Declaration (computer programming)
In computer programming, a declaration is a language construct that specifies properties of an identifier: it declares what a word (identifier) "means". Declarations are most commonly used for functions, variables, constants, and classes, but can also be used for other entities such as enumerations and type definitions. Beyond the name (the identifier itself) and the kind of entity (function, variable, etc.), declarations typically specify the data type (for variables and constants), or the type signature (for functions); types may also include dimensions, such as for arrays. A declaration is used to announce the existence of the entity to the compiler; this is important in those strongly typed languages that require functions, variables, and constants, and their types to be specified with a declaration before use, and is used in forward declaration. The term "declaration" is frequently contrasted with the term "definition", but meaning and usage varies significantly between languages; see below.
Declarations are particularly prominent in languages in the ALGOL tradition, including the BCPL family, most prominently C and C++, and also Pascal. Java uses the term "declaration", though Java does not require separate declarations and definitions.
One basic dichotomy is whether or not a declaration contains a definition: for example, whether a declaration of a constant or variable specifies the value of the constant (respectively, initial value of a variable), or only its type; and similarly whether a declaration of a function specifies the body (implementation) of the function, or only its type signature. Not all languages make this distinction: in many languages, declarations always include a definition, and may be referred to as either "declarations" or "definitions", depending on the language.[a] However, these concepts are distinguished in languages that require declaration before use (for which forward declarations are used), and in languages where interface and implementation are separated: the interface contains declarations, the implementation contains definitions.[b]
In informal usage, a "declaration" refers only to a pure declaration (types only, no value or body), while a "definition" refers to a declaration that includes a value or body. However, in formal usage (in language specifications), "declaration" includes both of these senses, with finer distinctions by language: in C and C++, a declaration of a function that does not include a body is called a function prototype, while a declaration of a function that does include a body is called a "function definition". In Java declarations occur in two forms. For public methods they can be presented in interfaces as method signatures, which consist of the method names, input types and output type. A similar notation can be used in the definition of abstract methods, which do not contain a definition. The enclosing class can be instantiated, rather a new derived class, which provides the definition of the method, would need to be created in order to create an instance of the class. Starting with Java 8, the lambda expression was included in the language, which could be viewed as a function declaration.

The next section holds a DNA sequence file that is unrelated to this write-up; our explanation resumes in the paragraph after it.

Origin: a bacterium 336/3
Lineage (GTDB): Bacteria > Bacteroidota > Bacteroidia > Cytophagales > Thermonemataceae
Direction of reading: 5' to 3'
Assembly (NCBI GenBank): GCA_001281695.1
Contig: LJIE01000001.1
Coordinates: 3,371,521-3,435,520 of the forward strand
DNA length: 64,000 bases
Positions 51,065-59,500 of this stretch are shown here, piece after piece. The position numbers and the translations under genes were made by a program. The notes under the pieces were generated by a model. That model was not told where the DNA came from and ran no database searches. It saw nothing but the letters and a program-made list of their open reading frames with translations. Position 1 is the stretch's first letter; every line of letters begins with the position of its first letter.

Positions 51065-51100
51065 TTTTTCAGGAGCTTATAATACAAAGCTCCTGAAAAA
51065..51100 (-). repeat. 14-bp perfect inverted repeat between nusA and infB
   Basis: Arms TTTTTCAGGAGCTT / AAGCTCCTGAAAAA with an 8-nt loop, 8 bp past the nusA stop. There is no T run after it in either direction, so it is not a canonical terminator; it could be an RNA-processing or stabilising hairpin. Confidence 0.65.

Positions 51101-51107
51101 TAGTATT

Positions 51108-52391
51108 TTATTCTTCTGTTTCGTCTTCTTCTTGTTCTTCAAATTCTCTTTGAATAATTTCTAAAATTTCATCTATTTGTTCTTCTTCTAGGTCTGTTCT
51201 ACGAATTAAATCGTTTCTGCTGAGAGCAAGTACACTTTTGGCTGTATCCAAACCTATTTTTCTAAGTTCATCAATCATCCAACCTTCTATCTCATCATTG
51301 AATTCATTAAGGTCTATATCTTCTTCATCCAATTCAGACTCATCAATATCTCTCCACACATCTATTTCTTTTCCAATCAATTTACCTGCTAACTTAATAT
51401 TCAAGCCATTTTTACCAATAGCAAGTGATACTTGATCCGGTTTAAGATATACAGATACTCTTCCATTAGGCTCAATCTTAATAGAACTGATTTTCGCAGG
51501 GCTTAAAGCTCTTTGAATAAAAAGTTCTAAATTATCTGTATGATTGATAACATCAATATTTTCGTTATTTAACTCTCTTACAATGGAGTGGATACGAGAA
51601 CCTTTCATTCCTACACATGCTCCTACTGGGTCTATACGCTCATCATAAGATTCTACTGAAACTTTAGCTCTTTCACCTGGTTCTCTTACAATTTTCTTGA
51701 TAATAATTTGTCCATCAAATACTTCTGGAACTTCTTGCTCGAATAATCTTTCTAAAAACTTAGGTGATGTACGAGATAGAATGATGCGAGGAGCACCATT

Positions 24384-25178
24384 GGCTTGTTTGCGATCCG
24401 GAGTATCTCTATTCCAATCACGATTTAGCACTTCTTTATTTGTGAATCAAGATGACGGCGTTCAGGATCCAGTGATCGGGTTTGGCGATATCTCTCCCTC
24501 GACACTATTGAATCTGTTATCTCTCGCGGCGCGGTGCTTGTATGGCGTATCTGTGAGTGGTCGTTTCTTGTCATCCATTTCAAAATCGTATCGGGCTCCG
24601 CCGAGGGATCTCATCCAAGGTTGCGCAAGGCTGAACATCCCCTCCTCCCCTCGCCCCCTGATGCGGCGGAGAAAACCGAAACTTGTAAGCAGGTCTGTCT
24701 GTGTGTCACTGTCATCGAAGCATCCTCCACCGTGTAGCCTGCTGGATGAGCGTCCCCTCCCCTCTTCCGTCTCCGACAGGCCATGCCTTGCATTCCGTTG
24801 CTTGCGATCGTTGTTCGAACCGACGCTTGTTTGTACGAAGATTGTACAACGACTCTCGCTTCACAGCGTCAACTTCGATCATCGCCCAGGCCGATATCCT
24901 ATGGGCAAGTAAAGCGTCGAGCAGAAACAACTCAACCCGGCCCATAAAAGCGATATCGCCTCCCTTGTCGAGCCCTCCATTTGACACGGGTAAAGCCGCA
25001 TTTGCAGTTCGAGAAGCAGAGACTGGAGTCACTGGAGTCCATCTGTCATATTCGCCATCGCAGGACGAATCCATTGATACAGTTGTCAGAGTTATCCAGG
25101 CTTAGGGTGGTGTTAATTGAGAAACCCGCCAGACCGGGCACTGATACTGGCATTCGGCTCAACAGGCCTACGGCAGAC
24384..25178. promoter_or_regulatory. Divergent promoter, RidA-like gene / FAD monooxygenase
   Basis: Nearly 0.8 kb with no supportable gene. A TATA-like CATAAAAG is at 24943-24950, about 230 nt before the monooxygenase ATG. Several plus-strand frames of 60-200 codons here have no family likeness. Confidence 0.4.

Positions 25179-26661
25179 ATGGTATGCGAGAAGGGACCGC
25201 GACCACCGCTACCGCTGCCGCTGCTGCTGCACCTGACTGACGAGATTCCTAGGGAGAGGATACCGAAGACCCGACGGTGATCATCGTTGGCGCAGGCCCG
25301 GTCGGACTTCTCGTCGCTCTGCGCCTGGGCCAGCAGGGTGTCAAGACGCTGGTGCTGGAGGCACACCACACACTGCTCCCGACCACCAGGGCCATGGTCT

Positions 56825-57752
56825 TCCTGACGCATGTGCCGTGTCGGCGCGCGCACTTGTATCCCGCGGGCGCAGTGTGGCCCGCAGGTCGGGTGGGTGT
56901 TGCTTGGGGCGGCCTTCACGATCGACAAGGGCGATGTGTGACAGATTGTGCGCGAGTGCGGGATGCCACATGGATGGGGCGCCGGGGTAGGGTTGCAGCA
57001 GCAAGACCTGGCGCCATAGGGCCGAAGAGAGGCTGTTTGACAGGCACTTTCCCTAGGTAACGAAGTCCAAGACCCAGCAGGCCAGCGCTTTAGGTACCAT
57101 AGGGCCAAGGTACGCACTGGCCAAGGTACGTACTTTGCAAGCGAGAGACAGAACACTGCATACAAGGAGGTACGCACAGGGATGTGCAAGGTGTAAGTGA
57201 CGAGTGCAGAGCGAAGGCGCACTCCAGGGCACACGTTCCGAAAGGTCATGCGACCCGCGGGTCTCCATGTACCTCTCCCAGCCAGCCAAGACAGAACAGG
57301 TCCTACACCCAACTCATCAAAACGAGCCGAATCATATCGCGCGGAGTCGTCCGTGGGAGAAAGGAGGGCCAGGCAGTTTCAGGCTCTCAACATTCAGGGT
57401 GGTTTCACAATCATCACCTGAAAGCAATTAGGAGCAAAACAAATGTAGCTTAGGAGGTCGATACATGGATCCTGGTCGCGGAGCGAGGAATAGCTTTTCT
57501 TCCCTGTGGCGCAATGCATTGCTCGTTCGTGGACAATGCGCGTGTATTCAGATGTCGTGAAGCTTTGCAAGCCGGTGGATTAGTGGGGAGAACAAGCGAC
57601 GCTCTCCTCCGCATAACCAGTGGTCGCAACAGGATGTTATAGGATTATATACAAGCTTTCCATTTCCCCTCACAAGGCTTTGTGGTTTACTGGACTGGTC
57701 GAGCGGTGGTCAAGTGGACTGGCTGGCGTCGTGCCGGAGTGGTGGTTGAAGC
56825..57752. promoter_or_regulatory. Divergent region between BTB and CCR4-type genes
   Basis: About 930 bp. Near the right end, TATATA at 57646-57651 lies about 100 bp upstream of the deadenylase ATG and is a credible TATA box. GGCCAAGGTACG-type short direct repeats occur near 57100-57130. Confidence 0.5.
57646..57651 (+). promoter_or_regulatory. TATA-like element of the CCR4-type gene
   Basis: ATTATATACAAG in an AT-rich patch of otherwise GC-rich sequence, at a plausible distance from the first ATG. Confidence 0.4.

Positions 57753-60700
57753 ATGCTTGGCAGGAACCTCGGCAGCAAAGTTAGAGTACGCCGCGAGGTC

In the C-family of programming languages, declarations are often collected into header files, which are included in other source files that reference and use these declarations, but don't have access to the definition. The information in the header file provides the interface between code that uses the declaration and that which defines it, a form of information hiding. A declaration is often used in order to access functions or variables defined in different source files, or in a library. A mismatch between the definition type and the declaration type generates a compiler error.
For variables, definitions assign values to an area of memory that was reserved during the declaration phase. For functions, definitions supply the function body. While a variable or function may be declared many times, it is typically defined once (in C++, this is known as the One Definition Rule or ODR).
Here are some examples of declarations that are not definitions, in C:
Here are some examples of declarations that are definitions, again in C:
In some programming languages, an implicit declaration is provided the first time such a variable is encountered at compile time. In other languages, such a usage is considered to be an error, which may result in a diagnostic message. Some languages have started out with the implicit declaration behavior, but as they matured they provided an option to disable it (e.g. Perl's "
use strict" or Visual Basic's "